The latest ConservativeHome poll of party members shows a seismic transformation in the grassroots’ view of David Cameron, George Osborne and the party’s prospects at the next General Election.
The bottom line is that David Cameron currently enjoys more support from the party’s rank-and-file than at any time in his leadership.
NET SATISFACTION WITH DAVID CAMERON
When David Cameron first became leader, 82% of members were satisfied and 16% were dissatisfied. This produced the net satisfaction rating of +66%. His rating slowly eroded after that but began to deteriorate badly at the time of grammarsgate. By the end of September there were slightly more members dissatisfied with him than satisfied – 49% to 48%. For reasons explained last evening we didn’t publish that number at the time. Today the situation is transformed. 89% of members are now satisfied with the Conservative leader and only 11% dissatisfied. I put it down to the transformation in the opinion polls, the inheritance tax cut, the rebalancing of the overall party message, that Conference speech, strong (sometimes angry) performances at PMQs and, of course, Labour’s self-inflicted wounds. Throughout the last few weeks one thing is clear: Brown bottled it but David Cameron held his nerve.
NET SATISFACTION WITH GEORGE OSBORNE
The other big winner in this month’s survey is George Osborne – the author of the inheritance tax cut. 88% say that they are satisfied with the Shadow Chancellor now and only 9% dissatisfied. I was certainly one of the 1,206 members who voted "satisfied" but I will be campaigning hard against a repeat of George Osborne’s pledge to match Labour’s spending but that’s a discussion for another day. For those who can’t wait for strong arguments in favour of spending control, please see today’s Platform piece by Andrew Haldenby. Essential reading.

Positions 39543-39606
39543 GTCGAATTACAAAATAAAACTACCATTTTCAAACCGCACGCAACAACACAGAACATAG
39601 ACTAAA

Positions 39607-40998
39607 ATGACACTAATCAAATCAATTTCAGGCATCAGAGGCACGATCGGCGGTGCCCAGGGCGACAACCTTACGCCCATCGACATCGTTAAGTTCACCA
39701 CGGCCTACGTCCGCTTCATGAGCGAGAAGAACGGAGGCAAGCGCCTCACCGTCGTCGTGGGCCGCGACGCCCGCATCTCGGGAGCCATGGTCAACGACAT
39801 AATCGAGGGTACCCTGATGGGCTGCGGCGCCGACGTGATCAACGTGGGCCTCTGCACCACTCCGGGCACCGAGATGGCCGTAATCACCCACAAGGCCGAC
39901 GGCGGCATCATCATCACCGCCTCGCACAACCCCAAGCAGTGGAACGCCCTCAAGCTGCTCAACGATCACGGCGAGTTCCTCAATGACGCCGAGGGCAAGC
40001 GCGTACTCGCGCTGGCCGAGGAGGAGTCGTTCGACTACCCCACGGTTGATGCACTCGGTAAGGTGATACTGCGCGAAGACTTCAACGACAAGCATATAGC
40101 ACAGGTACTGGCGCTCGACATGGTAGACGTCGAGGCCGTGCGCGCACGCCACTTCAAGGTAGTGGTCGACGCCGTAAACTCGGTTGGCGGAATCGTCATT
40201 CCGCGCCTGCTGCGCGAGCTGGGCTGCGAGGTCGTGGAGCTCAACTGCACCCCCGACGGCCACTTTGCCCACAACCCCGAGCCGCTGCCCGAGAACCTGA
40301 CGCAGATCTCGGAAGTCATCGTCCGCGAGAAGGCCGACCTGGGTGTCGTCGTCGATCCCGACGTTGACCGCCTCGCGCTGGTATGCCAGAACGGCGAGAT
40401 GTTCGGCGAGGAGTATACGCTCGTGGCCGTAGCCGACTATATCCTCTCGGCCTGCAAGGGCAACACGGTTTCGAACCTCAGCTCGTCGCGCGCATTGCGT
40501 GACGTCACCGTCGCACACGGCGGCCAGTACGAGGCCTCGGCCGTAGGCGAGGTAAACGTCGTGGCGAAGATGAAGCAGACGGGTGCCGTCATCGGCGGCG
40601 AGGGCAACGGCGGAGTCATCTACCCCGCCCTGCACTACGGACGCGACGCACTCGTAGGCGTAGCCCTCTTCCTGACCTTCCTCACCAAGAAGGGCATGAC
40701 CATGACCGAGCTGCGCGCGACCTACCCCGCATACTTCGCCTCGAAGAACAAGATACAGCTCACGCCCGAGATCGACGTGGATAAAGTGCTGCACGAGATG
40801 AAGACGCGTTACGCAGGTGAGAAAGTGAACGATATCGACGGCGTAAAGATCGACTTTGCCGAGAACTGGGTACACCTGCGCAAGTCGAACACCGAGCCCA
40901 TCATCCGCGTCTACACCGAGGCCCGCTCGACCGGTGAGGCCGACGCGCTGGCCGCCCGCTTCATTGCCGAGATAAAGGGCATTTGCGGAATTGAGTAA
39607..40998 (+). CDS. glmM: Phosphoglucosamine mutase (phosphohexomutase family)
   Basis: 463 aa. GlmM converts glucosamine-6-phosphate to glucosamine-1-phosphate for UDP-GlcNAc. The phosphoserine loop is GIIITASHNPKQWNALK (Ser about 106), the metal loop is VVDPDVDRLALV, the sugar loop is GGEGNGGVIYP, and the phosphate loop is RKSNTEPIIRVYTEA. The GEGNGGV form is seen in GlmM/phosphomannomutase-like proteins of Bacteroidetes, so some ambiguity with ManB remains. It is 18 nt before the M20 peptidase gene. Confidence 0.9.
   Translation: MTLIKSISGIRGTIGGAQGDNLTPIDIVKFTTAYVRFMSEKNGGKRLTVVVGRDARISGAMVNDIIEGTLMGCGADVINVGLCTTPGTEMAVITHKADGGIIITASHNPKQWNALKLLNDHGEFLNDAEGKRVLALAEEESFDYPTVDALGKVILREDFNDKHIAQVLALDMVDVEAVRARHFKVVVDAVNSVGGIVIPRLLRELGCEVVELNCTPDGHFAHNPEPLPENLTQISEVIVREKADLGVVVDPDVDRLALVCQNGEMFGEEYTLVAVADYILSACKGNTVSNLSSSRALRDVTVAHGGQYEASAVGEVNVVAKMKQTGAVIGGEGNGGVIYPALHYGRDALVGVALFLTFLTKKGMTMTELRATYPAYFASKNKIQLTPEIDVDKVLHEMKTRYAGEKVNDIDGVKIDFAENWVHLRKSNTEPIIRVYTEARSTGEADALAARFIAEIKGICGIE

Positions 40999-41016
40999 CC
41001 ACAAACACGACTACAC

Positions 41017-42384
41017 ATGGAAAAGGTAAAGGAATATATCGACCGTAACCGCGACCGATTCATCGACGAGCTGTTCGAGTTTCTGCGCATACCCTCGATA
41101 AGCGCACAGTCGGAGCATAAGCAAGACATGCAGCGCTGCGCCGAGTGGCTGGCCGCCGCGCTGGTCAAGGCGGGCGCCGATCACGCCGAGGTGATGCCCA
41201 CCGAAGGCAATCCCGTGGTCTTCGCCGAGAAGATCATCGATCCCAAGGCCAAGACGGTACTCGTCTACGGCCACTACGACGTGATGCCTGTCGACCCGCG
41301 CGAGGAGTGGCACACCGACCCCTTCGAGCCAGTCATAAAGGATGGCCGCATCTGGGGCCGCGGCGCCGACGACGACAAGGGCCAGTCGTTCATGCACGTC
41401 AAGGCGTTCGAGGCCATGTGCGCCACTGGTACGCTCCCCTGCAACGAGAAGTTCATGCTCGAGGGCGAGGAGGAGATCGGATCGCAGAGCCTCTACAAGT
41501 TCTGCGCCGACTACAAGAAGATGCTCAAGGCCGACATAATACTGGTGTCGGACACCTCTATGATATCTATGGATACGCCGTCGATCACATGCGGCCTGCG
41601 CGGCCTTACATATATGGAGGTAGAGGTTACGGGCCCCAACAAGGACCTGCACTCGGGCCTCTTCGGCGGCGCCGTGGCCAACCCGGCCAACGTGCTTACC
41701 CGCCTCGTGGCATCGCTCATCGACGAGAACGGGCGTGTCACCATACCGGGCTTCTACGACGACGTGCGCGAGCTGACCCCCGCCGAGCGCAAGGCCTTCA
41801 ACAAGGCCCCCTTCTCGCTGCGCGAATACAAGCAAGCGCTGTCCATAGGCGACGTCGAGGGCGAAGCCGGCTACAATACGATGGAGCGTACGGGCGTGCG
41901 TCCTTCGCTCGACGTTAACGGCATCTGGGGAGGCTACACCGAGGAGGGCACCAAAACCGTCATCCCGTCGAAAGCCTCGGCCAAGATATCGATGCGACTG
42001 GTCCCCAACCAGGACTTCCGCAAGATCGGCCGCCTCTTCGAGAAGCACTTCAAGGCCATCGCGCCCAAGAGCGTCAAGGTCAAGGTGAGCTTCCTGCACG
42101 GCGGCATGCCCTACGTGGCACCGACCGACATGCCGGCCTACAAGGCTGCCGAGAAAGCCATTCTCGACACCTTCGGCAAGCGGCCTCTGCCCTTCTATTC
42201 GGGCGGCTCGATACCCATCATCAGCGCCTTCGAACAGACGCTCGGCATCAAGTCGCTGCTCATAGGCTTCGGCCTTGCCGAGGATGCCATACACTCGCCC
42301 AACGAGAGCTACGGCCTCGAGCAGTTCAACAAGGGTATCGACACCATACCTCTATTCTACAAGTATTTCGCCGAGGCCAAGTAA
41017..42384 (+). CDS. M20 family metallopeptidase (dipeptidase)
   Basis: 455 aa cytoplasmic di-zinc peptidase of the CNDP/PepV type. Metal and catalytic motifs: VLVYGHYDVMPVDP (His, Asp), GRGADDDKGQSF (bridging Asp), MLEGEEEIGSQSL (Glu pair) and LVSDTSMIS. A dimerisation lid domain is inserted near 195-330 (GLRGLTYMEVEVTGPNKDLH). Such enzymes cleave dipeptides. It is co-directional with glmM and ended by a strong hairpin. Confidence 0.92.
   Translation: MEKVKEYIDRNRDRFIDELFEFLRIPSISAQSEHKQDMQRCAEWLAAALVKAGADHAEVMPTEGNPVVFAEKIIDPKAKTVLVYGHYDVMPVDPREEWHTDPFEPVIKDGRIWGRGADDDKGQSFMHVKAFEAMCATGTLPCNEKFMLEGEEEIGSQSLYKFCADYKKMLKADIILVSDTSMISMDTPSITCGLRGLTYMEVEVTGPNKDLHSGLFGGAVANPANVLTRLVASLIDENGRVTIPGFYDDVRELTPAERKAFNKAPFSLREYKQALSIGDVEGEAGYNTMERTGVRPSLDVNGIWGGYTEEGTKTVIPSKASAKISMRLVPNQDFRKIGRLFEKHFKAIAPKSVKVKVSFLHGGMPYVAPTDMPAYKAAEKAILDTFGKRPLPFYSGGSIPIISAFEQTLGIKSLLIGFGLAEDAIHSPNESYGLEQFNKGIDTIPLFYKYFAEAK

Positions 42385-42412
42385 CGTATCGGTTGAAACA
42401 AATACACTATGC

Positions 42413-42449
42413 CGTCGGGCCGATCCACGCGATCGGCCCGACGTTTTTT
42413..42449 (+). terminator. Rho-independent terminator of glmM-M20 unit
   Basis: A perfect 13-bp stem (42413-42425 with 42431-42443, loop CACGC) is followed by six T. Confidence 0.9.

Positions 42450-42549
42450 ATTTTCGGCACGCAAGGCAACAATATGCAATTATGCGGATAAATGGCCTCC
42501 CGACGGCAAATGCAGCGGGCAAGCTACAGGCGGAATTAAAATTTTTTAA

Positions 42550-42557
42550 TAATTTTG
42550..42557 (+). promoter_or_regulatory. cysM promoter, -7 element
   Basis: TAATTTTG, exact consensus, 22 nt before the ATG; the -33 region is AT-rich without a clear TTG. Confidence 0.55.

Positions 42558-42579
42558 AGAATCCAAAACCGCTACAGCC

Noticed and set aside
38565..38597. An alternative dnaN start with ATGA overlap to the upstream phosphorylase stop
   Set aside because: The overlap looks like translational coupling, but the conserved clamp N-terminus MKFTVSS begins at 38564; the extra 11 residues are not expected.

Tomorrow I’ll post the ratings for all of the shadow cabinet. The ratings of every shadow cabinet member rose (except one).
LIKELIHOOD OF DAVID CAMERON BECOMING PRIME MINISTER
This third graph captures the change in expectations of victory. At the start of 2006 77% thought David Cameron was likely to become PM after the next General Election. That number slipped to 29% last month but is now at a new high this month: 80%. Today’s ComRes poll giving the Tories an 8% lead will encourage the optimists but there is a long road ahead. The election might not be until 2010. Will Brown’s standing continue to erode? Will events come to his aid? Will Clegg regain some of the LibDems’ lost support? There’s a lot of work to do before anyone can open any champagne.
I’ll put up the survey’s EU Treaty findings at 10am. If you heard them featured on this morning’s Today programme please wait until then to discuss them.